Two unexpected twists may make 2020 a different year of pursuing status than in years past.
Let’s start with hotels and then move to airlines.
2020 Hotel Status
I hold elite status in three hotel programs:
- Hyatt Globalist (through stays)
- Hilton Gold (via American Express Platinum)
- Marriott Gold (via United MileagePlus)
With exceptions that I can count on one hand, all my hotel stays in 2019 were at Hyatt or Hyatt-affiliated properties. This will not change in 2020. There is some concern that I won’t be traveling as much in 2020 and therefore may struggle to reach the 60 nights required to re-qualify for Globalist status, but the World of Hyatt credit card from Chase will help me make up the difference. It offers five qualifying night credits towards tier status every year plus two additional qualifying night credits every time you spend $5,000 on your card.
I realize Hyatt’s global footprint is limited, despite many new partnerships that have grown in the last year. For example, there is not a single property in Israel. Nevertheless, the great service and room upgrades I routinely receive at Hyatts keeps me loyal and most places I visit for work or pleasure have a Hyatt.
Will Hilton or Marriott be secondary programs? Not really. Airbnb will be, especially when traveling with my three-year-old son.
2020 Airline Status
I hold elite status in two airline programs:
- United Airlines 1K
- American Airlines Executive Platinum
Here are the two twists I mentioned in my opening sentence. First, I was not expecting comped Exectuive Platinum status from American via World of Hyatt.
Second, I was not expecting United to no longer consider distance in earning elite status. As I’ve detailed here, you can only earn status on United flights or United-issued tickets by segments and dollars spent. There’s a loophole with partner flights that I will be more carefully exploring in the days ahead. That may lead to less flying on United in 2020, which would be an upside in terms of variety of content for this blog.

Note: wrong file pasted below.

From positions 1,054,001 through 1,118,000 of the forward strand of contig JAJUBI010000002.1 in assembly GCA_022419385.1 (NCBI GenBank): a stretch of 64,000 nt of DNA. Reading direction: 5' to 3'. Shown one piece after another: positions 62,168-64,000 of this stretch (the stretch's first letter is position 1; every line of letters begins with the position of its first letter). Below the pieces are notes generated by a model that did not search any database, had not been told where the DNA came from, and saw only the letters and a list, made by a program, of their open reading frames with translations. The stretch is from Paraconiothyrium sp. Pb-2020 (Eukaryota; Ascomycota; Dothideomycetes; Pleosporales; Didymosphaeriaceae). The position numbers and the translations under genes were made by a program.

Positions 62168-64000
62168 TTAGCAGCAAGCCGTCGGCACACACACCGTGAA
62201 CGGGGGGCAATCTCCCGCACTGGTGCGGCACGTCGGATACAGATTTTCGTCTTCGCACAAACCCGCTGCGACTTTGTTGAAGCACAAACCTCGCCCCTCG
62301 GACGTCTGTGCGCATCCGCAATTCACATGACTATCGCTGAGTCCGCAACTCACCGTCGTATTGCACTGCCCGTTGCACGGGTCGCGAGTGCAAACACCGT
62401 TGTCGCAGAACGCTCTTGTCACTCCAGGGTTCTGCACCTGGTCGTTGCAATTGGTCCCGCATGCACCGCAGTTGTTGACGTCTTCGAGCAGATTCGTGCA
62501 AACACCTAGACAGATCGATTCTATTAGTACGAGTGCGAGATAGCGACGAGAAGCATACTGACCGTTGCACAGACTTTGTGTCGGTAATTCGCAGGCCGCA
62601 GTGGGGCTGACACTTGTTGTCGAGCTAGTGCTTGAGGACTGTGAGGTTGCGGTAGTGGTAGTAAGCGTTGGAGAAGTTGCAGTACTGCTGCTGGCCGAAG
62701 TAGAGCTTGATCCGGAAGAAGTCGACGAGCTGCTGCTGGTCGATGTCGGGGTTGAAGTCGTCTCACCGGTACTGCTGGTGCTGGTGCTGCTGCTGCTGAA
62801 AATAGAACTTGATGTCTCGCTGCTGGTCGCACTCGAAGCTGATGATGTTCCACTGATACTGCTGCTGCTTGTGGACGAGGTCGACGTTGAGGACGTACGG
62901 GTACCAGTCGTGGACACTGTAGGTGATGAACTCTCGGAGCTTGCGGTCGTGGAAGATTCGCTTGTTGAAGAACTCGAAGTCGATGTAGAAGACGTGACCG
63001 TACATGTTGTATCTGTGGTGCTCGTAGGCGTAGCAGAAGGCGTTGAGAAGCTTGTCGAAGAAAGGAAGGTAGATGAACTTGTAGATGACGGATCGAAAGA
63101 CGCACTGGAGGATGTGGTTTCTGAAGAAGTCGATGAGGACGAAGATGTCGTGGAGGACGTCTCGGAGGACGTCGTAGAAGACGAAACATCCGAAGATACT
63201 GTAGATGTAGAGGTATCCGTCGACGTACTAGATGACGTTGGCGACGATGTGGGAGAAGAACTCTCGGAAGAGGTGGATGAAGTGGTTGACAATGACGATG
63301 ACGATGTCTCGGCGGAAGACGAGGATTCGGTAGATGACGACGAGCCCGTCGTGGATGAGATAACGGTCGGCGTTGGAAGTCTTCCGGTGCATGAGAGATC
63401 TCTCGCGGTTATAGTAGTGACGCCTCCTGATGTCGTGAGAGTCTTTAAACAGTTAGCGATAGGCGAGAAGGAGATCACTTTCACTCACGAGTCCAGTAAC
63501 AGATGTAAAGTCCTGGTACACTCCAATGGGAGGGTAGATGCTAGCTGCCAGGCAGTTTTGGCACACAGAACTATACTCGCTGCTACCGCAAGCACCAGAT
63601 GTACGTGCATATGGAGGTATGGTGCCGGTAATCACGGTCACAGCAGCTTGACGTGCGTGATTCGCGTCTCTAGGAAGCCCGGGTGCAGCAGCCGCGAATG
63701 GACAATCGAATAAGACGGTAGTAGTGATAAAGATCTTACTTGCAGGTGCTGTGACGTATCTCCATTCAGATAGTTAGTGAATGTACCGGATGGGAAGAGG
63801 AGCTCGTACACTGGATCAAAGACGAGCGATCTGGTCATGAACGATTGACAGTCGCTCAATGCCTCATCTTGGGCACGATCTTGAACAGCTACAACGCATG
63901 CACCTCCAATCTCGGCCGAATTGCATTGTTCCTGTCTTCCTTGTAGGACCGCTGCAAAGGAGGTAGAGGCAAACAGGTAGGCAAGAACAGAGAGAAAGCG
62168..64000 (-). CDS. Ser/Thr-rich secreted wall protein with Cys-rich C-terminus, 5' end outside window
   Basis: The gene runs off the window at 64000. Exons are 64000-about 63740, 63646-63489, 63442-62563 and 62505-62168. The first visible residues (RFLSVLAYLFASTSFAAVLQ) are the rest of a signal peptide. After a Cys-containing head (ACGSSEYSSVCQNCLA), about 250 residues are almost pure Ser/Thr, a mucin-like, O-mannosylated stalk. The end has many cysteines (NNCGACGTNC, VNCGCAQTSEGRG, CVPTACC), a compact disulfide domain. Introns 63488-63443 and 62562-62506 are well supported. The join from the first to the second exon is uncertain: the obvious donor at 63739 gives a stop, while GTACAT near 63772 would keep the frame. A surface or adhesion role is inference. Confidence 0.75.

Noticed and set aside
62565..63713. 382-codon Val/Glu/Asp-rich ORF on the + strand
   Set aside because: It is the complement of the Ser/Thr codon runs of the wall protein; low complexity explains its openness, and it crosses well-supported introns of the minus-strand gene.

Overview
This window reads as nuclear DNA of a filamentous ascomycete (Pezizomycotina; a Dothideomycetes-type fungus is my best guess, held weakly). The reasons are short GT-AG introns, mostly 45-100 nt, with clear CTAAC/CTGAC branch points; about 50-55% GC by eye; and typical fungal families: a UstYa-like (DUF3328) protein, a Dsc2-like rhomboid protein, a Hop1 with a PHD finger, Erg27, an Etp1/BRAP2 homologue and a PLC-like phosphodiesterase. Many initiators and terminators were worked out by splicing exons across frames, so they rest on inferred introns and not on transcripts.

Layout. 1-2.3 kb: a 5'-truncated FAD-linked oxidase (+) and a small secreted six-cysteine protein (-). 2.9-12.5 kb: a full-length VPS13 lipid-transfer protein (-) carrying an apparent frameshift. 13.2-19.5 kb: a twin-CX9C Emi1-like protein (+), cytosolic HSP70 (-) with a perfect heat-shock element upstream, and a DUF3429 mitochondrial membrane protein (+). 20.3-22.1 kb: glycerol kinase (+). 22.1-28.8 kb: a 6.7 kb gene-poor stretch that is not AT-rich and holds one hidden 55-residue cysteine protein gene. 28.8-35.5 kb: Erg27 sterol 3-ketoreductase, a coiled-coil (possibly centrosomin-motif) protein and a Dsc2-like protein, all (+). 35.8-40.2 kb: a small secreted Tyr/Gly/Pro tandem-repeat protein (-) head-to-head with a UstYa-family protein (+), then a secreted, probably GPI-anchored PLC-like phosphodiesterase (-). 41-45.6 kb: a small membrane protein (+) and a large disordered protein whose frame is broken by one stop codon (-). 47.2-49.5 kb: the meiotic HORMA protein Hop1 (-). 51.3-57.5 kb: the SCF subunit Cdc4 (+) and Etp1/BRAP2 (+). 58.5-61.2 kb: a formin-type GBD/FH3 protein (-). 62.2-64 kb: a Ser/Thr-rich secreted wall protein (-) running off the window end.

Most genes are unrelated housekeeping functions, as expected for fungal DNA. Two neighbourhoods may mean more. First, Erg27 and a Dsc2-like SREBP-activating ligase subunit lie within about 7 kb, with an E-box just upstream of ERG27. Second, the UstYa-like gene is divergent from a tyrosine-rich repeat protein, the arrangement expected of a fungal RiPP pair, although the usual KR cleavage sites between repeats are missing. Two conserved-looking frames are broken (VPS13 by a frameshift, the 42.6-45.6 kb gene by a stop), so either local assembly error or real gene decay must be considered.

> Read More: Fundamental Changes To United MileagePlus In 2020
I will not let my American Airlines Executive Platinum and oneworld emerald status go to waste. This year presents a unique opportunity, unless I decide to fully divert to the “dAArkside”, to sample many oneworld lounges and more flights on American Airlines. I can virtually guarantee at least a detailed review of AA’s longhaul business and first class, which I have not reviewed in years. At least for now, I also find Advantage a more compelling award program than United MileagePlus or Delta SkyMiles. United’s Star Alliance network is more valuable, but I have access to that via Aeroplan.
And speaking of Aeroplan, that is a third twist. Over the last several years, I earn a lot of American Express membership Rewards points, transfer them to Aeroplan, and spend those miles for both work and personal travel on Star Alliance. It may not be the cheapest program (Asiana and ANA have better deals to many regions), but it is the easiest…and that convenience is quite valuable. Air Canada and Aeroplan will be unveiling a new program and new redemption chart (or perhaps no chart at all) later this year. That may totally turn my redemption world upside down and “force” me to earn more United miles or concentrate more spending on Chase.
It’s too early to tell where my airline focus will be in 2020. With plenty of PlusPoints and an emotional attachment to United, I expect to be in the “Friendly Skies” quite a bit. But American Airlines will see more of my business this year than last year and I also hope to explore a lot more partner airlines this year.
What are your airline and hotel status goals for 2020?